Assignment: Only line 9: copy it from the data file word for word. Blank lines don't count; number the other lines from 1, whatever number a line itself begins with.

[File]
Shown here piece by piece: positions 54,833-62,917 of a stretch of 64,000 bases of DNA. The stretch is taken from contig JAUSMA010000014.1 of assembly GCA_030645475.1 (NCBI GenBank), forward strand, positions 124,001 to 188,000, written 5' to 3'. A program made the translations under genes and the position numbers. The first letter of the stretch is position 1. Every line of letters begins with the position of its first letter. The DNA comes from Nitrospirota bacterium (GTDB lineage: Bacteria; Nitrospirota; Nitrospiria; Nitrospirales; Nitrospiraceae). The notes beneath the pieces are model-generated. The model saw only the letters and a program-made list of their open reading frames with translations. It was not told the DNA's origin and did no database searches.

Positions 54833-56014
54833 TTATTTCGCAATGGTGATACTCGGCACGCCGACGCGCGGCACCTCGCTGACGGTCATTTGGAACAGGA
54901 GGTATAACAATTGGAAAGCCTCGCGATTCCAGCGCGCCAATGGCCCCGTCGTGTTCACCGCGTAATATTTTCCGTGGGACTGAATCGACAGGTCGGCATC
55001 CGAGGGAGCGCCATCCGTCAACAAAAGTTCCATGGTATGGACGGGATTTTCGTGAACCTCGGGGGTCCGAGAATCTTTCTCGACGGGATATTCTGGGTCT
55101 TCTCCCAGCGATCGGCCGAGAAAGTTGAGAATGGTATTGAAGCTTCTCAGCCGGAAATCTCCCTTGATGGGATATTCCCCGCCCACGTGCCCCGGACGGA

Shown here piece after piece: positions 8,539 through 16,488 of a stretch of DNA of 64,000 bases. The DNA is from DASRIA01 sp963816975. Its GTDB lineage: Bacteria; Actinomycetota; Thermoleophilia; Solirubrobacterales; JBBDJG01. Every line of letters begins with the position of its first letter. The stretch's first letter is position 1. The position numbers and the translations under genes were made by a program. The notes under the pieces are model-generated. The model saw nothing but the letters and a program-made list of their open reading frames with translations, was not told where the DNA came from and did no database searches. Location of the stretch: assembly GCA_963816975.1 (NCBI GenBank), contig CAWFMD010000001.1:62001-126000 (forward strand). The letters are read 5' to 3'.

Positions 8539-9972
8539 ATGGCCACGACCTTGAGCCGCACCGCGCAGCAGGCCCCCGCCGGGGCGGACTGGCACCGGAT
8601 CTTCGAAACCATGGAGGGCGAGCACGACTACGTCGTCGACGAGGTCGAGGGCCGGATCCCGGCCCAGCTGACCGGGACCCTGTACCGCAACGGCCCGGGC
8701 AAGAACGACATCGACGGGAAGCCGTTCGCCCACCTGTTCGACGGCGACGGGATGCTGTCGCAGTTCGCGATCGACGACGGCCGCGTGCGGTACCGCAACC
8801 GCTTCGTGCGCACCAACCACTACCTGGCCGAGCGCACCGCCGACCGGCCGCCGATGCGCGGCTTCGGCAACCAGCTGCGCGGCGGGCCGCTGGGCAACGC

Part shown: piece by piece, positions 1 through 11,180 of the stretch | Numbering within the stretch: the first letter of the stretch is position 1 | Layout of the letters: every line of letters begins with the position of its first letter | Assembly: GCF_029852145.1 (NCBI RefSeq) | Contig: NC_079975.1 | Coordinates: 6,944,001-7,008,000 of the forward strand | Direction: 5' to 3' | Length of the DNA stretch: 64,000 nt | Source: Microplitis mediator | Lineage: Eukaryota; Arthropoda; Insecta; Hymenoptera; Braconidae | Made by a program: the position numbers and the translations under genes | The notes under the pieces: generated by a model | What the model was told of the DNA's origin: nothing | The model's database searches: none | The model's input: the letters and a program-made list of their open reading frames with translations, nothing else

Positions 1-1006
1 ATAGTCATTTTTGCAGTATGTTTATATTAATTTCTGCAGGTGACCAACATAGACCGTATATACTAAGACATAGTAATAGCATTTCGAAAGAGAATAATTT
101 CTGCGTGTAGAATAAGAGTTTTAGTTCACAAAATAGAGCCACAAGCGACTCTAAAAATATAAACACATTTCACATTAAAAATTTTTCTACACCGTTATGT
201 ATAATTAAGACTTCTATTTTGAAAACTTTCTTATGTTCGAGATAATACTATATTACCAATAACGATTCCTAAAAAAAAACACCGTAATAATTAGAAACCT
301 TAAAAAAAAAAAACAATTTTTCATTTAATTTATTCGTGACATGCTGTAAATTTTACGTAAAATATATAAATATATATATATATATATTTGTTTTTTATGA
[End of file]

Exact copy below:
8539 ATGGCCACGACCTTGAGCCGCACCGCGCAGCAGGCCCCCGCCGGGGCGGACTGGCACCGGAT